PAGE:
In our previous article, we discussed the benefits of entering into a Letter of Intent prior to undertaking in-depth due diligence and discussions in M&A transactions. An LOI includes deal specifics such as the deal structure contemplated, assets and liabilities proposed to be transferred, sale consideration, manner of payment (cash, stock, combination of cash and stock), to name a few.
With an exclusivity clause in a Letter of Intent (usually applicable for a limited period of 30 to 90 days), the buyer can undertake in-depth due diligence of various aspects of the seller's business such as legal/regulatory, finance and business operations. The LOI may describe the specifics of parties who may granted access to inspect the buyer's records.
An exclusivity clause, popularly known as a 'no shop' clause, can serve to prohibit the seller from simultaneously seeking alternative proposals from other third parties whilst it is engaged in discussions with the prospective buyer. Although such a clause gives a prospective buyer a first-mover advantage, in order for it to be legally enforceable, the duration of an exclusivity clause should not be unreasonable.
The Letter of Intent may also set out conditions that are to be fulfilled prior to closing. For instance, both parties may specify that the other should obtain requisite approvals from shareholders and the board of directors; a buyer may specify that the seller is required to obtain key licenses from regulatory bodies; etc.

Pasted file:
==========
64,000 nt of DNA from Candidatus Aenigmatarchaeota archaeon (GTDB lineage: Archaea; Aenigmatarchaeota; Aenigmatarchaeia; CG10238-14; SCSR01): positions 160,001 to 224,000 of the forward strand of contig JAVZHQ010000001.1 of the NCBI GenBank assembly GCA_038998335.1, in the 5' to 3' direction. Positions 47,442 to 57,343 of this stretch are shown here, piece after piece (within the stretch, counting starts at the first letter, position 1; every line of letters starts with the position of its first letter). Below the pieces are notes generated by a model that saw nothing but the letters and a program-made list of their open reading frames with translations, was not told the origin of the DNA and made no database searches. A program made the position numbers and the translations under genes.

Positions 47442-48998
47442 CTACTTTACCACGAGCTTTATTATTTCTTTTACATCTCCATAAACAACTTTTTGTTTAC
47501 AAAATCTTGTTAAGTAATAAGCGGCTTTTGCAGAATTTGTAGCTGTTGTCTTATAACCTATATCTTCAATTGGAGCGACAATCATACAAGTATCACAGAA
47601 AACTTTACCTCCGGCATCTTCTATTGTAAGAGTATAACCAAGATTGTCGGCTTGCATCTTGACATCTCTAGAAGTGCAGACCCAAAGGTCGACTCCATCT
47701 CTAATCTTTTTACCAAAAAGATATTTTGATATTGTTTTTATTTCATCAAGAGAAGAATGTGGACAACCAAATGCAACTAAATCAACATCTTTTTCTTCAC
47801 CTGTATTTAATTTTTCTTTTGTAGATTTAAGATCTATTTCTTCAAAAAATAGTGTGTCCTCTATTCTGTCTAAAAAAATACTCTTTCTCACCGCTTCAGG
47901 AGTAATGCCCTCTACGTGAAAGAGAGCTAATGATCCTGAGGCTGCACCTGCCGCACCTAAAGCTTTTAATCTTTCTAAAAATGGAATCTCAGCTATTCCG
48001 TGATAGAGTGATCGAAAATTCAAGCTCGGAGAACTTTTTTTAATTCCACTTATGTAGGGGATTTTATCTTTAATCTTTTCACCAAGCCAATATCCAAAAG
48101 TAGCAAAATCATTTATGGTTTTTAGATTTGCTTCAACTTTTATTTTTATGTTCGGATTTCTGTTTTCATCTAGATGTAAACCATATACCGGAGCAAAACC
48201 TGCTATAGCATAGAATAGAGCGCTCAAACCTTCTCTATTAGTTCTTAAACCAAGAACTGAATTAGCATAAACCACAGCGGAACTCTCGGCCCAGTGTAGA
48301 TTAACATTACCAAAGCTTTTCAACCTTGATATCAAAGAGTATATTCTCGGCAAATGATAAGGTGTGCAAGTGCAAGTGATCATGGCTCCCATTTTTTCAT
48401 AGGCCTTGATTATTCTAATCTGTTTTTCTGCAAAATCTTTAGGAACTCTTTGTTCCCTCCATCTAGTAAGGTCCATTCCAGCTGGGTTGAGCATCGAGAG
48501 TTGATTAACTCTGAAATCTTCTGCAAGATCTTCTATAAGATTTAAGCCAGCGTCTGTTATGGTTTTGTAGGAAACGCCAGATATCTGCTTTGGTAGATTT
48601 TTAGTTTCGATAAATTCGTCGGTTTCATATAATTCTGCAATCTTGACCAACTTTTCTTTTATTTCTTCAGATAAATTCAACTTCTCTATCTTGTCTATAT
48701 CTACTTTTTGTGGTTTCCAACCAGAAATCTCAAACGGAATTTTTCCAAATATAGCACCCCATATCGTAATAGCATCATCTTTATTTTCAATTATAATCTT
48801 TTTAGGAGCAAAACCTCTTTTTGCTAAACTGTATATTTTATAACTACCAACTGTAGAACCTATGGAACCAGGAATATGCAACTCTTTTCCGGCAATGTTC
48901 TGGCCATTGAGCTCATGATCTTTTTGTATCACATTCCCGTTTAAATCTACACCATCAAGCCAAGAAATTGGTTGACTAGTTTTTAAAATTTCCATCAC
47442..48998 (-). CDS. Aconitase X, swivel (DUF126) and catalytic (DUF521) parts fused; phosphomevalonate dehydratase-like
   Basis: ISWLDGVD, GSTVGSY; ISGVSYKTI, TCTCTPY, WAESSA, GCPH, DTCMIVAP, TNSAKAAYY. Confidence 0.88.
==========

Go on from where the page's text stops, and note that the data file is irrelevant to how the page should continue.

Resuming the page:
M&A transactions involve the parties exchanging troves of sensitive information concerning the business operations, intellectual property, key personnel, litigation, etc. Although parties may also sign separate non-disclosure agreements, a confidentiality clause in the Letter of Intent can help ensure that the preliminary discussions and transaction arrangement contemplated in the LOI are not disclosed to third parties.
Parties can set out the cost-sharing mechanism for costs likely to be incurred in the course of the transaction (e.g. due diligence costs, lawyers' and accountants' fees, etc).
Parties may also provide an arbitration clause as an amicable dispute resolution mechanism to address any disputes arising from the LOI. Additionally, the parties should also specify the jurisdiction whose governing laws are to govern any disputes.